With six months before the first of the new US state general privacy laws go into effect, there are several steps companies can take now to begin to prepare. Unfortunately there are some parts of compliance that will be impacted by regulations that have either not been drafted, or if drafted, remain unfinalized. What, then, can companies do now? Familiarizing themselves with the types of requirements and beginning to address and develop mechanics for those requirements is a good start. Fortunately for most, these will not be new, as they are conceptually covered by CCPA, GDPR, or both.
As a reminder, and as we have written previously, the Virginia privacy law and modifications to the California law go into effect January 1, 2023. The Connecticut and Colorado laws go into effect July 1, 2023, and the Utah law December 31, 2023. In putting together your plan, it is helpful to think about the impact that these laws have on the lifecycle of data collection and use. Namely, what impact they have on (1) notice, (2) consent, (3) vendor management, and (4) rights provisions. We have provided thoughts below organized by the order which an entity might want to think about these areas:
- Rights Provisions: This is perhaps the area that will require the heaviest lift for companies. The laws expand the current California requirements to provide individuals with the ability to access and delete their information. They also add concepts of data portability and (for all but Utah) the ability to have information corrected.
- Vendor Management: The new laws more closely mirror the GDPR in requiring certain contractual provisions when engaging third parties to "process" information on your company's behalf. Now is a good time to conduct an audit of any such third parties and gather existing contractual terms. Contracts with those entities can be evaluated against what will be required under the upcoming laws.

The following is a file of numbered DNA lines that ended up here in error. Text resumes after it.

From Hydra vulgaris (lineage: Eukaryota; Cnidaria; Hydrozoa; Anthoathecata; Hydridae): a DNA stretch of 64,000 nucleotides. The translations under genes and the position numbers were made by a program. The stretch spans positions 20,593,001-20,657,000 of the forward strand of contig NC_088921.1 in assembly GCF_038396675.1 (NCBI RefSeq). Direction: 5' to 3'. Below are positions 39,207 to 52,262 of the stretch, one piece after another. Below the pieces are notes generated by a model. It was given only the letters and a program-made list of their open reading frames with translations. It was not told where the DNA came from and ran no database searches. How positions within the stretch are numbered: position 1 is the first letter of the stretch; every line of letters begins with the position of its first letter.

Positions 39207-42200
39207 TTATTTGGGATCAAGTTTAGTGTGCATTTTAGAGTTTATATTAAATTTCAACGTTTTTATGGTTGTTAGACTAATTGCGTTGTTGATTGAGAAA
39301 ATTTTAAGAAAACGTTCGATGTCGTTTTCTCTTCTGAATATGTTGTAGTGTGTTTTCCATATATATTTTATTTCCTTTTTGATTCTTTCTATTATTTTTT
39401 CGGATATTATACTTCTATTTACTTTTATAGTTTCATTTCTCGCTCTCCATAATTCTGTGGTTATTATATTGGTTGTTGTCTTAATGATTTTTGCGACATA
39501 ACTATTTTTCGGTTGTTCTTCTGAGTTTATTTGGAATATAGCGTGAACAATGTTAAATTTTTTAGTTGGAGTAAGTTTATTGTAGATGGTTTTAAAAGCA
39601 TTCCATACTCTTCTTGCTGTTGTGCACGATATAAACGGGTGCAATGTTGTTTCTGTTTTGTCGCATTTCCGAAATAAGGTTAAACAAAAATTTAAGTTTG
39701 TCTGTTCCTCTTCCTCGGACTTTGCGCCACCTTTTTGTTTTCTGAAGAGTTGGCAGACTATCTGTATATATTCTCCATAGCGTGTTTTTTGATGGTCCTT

- Consent and Opt-Outs: Companies already have obligations to obtain consent in certain circumstances under various existing privacy laws (TCPA or COPPA for example) and to give individuals the ability to opt-out (CCPA and CAN-SPAM, for example). The upcoming laws add to the matrix by requiring consent for processing sensitive information in some states (Colorado, Connecticut, and Virginia), though an opt-out for the same information in others (California and Utah), and an opt-out of profiling. All states include a right to opt-out of "sale." Companies can thus think about the extent to which they process sensitive information (which includes biometric and precise geolocation data) or engage in selling or profiling. The laws also introduce into law an opt-out of targeted advertising (already interpreted by the FTC as required to avoid allegations of unfairness and deception under Section 5 of the FTC Act).
- Notice: While notice is what consumer's see first, modifications to notice will likely be last on companies' roadmaps. As your organization begins to think about notice updates, things to assess now include whether you will offer rights (access, deletion, correction, etc.) to individuals in all locations, or only in those locations that legally require it.
The regulations for each of these laws should (hopefully) clarify many implementation points. However, only California has released draft regulations (and Connecticut has sought pre-rulemaking input), but those have not yet been finalized.
Putting it Into Practice: With six months left before the first of the US state privacy laws go into effect, now is a good time to begin thinking about how your organization will address compliance. Sheppard Mullin has put together this compendium with copies of all of the laws (as well as GDPR), which should serve as a helpful resource.
The content of this article is intended to provide a general guide to the subject matter. Specialist advice should be sought about your specific circumstances.